Se: Well the community, as I told you, was very separate. The first-- [audio cuts off] --the first inkling that I had-- [audio cuts off] -- aren’t right, this isn’t the way it’s supposed to be, I was helping in the school library in my nice little lily-white (Buena Vista?) Elementary School and the teacher was sorting the books at the end of the year. There’s one pile of books over here the pages are torn and their swollen and their-- I said, “These go in the garbage, don’t they?” And my teacher said to me, “Oh, no.” She said, “We gotta save those. We give those to the black schools. They’ll be glad to have them.”
Sa: And so, did you ever have the intention, maybe that you wanted to go play with the other kids--
Se: Sure, I would have like to--
Sa: --but you just weren’t allowed?
Se: -- and particularly after hearing that. You know, when I first hear it, I thought oh, isn’t that nice of my teacher to want to do such a generous thing? Then after thinking about it, I realized that’s not the way it should be and from then on I felt different about it and wanted to do-- [audio cuts off] --things.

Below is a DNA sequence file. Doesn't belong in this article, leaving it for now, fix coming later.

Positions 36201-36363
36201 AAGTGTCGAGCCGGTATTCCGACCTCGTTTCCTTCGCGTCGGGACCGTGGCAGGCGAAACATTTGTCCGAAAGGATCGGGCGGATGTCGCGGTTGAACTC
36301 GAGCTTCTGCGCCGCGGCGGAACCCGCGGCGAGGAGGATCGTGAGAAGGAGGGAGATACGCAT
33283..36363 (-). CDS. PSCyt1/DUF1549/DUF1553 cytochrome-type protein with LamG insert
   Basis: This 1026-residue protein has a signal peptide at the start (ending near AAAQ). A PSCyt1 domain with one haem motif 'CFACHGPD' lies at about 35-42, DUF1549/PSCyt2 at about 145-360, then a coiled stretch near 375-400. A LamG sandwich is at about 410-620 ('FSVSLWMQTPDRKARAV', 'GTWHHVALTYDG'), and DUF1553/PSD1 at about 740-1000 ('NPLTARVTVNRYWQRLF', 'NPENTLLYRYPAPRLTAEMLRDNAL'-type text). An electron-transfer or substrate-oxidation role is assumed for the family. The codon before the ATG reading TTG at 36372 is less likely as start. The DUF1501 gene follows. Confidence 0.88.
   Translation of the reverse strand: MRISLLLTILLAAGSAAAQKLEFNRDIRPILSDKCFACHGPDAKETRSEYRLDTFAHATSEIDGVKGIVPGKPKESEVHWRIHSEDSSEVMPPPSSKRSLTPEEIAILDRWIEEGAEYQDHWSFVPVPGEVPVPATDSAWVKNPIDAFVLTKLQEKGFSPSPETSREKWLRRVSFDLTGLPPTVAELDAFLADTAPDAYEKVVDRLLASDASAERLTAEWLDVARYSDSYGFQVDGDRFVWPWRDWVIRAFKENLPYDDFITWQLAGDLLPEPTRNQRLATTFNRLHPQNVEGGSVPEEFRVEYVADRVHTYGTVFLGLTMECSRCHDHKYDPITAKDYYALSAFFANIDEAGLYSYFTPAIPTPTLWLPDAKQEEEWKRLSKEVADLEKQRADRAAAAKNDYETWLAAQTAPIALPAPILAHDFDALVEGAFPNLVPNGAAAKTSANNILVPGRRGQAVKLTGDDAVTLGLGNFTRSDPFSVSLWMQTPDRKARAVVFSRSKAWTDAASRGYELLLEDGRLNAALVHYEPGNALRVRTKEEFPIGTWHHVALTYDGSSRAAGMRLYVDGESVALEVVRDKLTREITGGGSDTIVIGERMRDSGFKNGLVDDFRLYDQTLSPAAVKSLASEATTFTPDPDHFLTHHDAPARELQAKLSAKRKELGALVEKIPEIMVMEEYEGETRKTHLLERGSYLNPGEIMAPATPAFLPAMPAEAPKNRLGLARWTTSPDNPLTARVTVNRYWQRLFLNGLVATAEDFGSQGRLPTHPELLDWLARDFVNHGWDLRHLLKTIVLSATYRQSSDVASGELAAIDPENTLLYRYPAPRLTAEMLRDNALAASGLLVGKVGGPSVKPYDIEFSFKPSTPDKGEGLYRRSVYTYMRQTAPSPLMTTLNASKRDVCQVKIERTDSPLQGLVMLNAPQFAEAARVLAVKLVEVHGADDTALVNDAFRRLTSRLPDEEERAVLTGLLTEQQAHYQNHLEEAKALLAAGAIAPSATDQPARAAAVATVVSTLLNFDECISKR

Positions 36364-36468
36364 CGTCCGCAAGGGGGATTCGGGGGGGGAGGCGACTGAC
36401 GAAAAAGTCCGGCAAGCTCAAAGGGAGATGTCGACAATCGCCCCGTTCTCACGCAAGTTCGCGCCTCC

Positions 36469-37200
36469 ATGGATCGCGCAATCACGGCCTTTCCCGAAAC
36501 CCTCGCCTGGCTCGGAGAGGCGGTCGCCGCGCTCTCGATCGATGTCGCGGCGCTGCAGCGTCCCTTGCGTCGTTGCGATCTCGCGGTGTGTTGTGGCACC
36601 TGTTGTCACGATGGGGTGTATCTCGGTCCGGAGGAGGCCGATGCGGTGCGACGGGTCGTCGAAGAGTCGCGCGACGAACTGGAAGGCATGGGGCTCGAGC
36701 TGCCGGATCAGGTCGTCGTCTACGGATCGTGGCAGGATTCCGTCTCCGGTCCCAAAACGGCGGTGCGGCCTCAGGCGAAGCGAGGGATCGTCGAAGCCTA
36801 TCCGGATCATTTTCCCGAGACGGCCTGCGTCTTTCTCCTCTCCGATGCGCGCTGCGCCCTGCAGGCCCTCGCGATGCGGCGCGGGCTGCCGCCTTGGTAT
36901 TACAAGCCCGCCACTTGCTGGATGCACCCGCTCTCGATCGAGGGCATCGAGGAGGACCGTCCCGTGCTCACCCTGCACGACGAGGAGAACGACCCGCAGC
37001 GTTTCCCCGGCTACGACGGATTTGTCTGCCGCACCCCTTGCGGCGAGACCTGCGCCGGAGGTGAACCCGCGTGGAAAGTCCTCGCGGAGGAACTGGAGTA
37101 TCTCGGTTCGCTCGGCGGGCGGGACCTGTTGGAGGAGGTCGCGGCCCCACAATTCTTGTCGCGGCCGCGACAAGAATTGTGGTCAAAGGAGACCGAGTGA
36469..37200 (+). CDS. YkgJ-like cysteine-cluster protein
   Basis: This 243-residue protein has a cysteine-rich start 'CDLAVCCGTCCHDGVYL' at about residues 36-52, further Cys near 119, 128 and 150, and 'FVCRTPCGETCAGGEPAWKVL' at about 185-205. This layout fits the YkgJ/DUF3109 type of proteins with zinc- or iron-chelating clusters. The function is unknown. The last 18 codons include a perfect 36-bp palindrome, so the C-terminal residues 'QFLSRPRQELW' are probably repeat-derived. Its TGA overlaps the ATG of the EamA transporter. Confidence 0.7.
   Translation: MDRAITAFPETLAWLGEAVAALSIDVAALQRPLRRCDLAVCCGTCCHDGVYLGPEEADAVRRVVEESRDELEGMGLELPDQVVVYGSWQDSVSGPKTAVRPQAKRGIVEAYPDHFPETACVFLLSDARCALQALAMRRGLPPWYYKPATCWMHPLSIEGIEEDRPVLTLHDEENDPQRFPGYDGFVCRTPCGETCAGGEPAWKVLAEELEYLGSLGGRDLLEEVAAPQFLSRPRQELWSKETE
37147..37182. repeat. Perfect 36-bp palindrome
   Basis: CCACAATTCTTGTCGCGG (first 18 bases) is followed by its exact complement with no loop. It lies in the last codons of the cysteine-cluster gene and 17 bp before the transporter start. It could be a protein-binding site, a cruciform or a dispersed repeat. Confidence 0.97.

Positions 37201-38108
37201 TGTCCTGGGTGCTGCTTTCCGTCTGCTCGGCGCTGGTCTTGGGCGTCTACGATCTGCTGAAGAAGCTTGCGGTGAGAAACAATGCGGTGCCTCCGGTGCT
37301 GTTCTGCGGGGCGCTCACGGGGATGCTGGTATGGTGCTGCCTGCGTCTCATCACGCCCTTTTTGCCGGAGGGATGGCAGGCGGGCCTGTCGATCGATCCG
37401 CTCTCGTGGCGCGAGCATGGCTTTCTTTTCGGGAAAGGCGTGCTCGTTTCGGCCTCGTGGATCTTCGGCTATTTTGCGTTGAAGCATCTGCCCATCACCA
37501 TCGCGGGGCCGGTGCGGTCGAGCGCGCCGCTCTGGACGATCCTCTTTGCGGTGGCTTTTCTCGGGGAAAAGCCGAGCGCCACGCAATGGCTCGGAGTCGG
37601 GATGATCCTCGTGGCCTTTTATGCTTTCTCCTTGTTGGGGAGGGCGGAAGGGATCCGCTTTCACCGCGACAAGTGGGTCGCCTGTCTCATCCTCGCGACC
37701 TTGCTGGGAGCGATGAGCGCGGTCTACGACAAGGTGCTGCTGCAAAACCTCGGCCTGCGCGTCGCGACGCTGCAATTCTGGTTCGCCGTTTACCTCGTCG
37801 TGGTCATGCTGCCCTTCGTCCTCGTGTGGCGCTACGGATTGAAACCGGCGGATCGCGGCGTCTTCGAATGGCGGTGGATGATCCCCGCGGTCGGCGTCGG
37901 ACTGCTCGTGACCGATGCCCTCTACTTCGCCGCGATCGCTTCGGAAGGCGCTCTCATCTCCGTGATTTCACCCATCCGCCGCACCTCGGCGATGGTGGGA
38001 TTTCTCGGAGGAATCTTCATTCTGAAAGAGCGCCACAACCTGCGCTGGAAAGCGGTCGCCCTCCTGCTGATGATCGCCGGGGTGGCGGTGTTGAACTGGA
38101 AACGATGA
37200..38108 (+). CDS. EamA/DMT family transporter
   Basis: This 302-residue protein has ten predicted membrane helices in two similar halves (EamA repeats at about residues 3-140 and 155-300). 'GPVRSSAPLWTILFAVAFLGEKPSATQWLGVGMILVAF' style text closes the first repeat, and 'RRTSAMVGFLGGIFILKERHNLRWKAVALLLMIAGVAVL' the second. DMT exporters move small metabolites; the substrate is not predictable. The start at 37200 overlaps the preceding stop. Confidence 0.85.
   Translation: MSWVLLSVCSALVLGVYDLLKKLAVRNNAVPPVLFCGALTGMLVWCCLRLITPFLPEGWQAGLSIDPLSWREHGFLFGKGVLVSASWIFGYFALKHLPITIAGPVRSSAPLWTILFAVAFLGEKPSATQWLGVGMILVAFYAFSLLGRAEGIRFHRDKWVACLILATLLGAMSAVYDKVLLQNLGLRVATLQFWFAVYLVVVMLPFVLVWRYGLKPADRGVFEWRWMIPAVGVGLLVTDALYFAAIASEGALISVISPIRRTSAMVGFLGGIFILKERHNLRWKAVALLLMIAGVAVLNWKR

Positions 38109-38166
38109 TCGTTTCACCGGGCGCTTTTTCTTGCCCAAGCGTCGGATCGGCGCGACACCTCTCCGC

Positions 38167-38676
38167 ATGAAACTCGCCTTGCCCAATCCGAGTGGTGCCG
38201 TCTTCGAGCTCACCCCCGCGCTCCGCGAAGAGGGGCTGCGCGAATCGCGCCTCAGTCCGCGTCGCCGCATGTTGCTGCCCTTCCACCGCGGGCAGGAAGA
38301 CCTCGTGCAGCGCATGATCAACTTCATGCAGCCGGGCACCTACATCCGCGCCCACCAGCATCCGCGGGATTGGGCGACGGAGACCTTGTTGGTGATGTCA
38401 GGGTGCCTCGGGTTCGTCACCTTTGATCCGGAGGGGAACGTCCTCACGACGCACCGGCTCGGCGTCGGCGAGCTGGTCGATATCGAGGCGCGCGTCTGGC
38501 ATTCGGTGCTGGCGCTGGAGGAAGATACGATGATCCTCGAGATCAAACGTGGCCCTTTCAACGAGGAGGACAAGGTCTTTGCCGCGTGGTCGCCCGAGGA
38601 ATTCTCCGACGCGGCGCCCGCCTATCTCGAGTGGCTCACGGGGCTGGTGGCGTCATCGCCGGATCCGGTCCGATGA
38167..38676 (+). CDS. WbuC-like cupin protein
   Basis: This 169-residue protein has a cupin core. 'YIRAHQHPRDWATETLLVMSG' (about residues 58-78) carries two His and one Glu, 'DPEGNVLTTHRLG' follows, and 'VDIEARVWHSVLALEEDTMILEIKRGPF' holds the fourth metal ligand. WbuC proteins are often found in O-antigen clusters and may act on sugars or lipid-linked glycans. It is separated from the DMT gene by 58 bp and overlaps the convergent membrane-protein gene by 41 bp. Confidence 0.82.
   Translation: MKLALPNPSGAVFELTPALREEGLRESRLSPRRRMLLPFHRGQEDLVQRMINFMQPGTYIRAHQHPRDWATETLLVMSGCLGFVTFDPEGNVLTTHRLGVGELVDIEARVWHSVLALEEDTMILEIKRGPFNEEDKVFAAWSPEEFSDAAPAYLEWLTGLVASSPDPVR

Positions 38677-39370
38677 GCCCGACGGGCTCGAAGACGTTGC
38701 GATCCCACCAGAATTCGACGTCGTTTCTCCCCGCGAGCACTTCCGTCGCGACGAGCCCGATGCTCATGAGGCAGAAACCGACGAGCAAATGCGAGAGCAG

Sa: And earlier you mentioned that you were Jewish. So when you attended your temple, did they do anything to help out the community?
Se: Yes. You know, don’t you Spencer, because you’re part of that temple, too? This was Temple Israel in Miami, Northeast Nineteenth Street and our Rabbi at the time was telling people who considered themselves lily-white southerners, “Don’t you know that your brothers and sisters are all the same people with the same father God?” We heard that every service and we lived it all our lives. Temple Israel had the first Head Start program in Miami for the little, little children came to our temple for their studying. And we did many things along the way as we get into more recent history, I can tell you some more things Temple Israel did--
Sa: -- well, explain.